Trademark

Strong / Weak Trademarks in Taiwan

We often have to consider what types of trademark best represent our businesses or brands when designing one. Nonetheless, we must also take into account factors which make the trademark “strong” or “weak” so that the design clearly resembles the goods and services sold or provided by the business. From a customer’s perspective, this helps promote the business’s image and brand identity.

“Strong trademarks”, as the name suggests, are those with unique traits and characteristics, such as original designs of images, texts, etc. By giving the said components new meanings, customers can easily recognise businesses being represented by strong trademarks.

On the other hand, a weak trademark uses a variation of an existing design or text, or a combination of generic fonts. This makes it difficult for customers to identify which enterprise a weak trademark points to. Some weak trademarks even contain words related to the goods or services of the enterprises, and thus, are highly similar to other trademarks. Therefore, they have to declare that they are “not for exclusive use” – as the trademarks contain well-known, generic and common words or languages, granting exclusive rights to these trademarks would be inappropriate as it would create uncertainty as to the scopes of the rights. That’s said, it is still possible for enterprises to obtain rights to weak trademarks using their own influences.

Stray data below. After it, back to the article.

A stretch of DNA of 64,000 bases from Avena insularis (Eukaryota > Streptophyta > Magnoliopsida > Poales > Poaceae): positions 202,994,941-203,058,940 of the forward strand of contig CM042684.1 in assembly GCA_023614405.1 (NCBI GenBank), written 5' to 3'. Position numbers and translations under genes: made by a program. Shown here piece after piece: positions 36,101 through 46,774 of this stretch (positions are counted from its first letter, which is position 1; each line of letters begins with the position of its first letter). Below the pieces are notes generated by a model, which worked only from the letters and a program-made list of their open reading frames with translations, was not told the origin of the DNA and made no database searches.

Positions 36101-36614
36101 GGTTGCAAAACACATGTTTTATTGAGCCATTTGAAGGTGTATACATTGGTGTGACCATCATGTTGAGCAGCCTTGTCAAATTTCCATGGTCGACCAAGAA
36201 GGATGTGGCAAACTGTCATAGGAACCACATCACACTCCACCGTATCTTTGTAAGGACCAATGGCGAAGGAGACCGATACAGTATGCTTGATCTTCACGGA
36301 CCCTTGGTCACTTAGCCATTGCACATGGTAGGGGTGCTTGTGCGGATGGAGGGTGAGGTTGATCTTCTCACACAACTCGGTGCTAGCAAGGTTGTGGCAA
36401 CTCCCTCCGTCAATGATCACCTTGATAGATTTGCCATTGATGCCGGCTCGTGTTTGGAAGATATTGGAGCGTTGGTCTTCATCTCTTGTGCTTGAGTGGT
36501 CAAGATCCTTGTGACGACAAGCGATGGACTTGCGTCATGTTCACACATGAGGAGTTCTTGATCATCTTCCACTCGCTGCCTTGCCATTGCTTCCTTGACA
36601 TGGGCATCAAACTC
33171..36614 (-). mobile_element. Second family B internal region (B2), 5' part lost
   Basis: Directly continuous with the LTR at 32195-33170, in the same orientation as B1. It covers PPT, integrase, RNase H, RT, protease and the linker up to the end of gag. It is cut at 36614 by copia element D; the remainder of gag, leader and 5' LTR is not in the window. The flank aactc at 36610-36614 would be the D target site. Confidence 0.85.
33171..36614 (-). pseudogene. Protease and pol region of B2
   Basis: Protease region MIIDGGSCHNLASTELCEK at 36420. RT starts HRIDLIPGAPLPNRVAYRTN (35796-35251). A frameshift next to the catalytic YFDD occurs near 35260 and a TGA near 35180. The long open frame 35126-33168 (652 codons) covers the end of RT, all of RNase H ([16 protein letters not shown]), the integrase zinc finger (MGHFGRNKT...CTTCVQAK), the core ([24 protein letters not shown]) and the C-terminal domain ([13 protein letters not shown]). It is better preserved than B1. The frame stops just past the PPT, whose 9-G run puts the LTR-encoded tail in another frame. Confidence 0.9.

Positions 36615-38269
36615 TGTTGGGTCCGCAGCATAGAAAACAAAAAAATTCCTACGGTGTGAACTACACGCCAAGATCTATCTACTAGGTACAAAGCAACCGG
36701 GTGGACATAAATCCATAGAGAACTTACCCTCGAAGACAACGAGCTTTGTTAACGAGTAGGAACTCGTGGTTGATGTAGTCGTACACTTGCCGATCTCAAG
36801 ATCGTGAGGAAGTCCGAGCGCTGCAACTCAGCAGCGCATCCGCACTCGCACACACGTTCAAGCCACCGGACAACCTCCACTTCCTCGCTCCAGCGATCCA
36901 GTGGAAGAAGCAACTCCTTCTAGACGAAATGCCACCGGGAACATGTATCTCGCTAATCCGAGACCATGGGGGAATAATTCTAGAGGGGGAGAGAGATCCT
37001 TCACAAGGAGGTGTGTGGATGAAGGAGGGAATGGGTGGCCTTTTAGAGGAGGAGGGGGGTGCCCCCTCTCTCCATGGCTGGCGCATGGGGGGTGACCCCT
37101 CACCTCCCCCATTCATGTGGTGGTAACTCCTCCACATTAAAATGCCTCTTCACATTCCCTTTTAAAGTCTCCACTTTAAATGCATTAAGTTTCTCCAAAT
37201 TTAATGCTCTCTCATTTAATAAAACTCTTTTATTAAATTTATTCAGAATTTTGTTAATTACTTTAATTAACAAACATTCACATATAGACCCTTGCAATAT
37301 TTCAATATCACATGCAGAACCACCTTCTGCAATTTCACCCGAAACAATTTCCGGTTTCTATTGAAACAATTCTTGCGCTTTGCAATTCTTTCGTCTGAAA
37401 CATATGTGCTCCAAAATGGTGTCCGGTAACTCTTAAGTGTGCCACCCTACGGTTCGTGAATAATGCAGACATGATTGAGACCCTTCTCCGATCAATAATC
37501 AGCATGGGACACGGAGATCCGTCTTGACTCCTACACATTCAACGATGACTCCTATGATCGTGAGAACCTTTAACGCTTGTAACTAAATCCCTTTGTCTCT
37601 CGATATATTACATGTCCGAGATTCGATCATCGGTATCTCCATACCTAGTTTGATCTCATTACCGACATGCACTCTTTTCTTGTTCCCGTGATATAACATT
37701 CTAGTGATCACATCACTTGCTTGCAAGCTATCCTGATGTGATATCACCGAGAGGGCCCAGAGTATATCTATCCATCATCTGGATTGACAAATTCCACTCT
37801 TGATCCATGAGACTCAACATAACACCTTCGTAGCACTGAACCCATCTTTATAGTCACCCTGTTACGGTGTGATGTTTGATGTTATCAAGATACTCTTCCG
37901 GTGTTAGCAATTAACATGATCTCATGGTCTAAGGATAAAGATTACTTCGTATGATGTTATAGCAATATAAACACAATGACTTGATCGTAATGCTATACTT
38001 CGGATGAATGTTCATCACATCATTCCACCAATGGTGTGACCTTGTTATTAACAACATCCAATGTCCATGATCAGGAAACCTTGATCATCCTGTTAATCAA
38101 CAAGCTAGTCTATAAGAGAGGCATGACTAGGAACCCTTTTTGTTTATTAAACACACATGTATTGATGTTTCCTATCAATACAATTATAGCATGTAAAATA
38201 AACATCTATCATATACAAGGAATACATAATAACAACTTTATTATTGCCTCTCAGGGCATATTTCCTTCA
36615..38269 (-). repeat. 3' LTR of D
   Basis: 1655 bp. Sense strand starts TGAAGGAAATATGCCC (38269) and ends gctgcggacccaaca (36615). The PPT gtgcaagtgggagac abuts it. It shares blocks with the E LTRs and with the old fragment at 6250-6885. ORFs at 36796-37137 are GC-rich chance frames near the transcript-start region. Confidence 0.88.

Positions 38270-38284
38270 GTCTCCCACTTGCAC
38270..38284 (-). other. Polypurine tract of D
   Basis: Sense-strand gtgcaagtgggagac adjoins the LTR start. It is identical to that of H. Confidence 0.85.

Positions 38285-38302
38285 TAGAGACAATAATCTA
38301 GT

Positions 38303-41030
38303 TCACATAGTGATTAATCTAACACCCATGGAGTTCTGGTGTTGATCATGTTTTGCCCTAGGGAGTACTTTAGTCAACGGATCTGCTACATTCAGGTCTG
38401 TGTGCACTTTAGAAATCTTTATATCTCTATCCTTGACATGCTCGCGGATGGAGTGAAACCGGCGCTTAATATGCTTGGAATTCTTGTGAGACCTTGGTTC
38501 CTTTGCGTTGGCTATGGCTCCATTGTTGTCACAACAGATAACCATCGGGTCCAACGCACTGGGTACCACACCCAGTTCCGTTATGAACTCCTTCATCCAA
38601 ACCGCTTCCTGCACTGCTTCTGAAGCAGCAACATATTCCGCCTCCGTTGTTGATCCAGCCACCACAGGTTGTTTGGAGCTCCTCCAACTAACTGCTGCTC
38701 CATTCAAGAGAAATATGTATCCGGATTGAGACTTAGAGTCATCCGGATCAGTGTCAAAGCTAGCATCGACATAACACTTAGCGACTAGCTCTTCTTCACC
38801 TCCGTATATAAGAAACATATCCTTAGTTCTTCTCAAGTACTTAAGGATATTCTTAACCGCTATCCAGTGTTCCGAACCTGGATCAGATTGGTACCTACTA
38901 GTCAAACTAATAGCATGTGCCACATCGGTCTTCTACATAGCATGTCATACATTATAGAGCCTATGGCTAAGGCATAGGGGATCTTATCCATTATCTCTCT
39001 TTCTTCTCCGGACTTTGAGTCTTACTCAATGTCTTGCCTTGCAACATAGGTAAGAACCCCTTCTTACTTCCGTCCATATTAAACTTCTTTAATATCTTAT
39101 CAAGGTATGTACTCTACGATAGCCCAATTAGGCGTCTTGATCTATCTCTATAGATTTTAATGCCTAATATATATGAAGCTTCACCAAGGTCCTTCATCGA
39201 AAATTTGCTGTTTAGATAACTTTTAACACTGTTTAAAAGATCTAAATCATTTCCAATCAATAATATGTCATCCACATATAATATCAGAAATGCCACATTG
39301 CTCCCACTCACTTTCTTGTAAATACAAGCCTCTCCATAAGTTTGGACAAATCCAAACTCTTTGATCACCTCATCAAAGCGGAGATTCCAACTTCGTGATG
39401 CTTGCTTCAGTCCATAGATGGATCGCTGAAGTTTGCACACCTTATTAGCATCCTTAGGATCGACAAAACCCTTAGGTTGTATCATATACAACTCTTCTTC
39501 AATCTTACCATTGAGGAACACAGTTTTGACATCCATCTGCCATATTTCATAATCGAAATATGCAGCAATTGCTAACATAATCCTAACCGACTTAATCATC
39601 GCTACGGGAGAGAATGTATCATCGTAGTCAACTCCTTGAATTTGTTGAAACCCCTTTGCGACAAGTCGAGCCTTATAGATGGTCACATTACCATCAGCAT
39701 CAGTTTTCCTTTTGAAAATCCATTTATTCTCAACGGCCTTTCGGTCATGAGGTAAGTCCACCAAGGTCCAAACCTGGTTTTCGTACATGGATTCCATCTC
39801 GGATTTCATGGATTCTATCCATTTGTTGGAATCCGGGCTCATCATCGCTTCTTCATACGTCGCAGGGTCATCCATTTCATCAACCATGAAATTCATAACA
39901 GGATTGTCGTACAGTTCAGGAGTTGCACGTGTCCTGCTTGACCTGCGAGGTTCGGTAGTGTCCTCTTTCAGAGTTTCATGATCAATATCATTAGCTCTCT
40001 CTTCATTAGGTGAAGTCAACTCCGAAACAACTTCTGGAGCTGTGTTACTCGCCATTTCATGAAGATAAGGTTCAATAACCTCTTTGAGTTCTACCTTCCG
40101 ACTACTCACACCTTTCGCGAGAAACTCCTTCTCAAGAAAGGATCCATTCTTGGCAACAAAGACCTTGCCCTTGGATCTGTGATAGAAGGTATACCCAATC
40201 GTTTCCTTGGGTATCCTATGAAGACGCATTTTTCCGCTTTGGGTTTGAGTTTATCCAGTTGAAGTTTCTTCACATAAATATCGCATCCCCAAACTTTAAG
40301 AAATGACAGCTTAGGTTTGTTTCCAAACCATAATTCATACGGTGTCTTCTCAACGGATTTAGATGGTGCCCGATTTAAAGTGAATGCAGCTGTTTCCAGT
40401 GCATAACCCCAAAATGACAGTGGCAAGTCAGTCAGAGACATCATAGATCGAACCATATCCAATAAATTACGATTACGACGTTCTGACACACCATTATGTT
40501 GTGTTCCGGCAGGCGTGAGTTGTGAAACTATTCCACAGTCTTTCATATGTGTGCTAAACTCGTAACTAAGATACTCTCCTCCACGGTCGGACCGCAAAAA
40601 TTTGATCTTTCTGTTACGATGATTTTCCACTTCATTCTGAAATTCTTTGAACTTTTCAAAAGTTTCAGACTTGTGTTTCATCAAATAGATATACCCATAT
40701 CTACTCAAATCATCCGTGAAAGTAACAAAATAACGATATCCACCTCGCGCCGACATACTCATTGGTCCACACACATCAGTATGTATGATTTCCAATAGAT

As seen from the above, when designing a trademark, not only must an enterprise consider what makes the trademark attractive, but also what makes them “weak” or “strong”. Only by doing so could an enterprise have a clear corporate image and succeed in applying for trademark registrations.

When inspiration emerges, you may refer to the identification and review benchmark issued by the Intelligence Bureau to avoid receiving notices of refusal from the Bureau. Alternatively, you may seek help from professional agents. With comprehensive trademark application experience, they can help you identify the “strong” and “weak” aspects of your idea, and provide you with useful advice to help you transform your weak trademark into a strong one meeting the standard of a registrable trademark.

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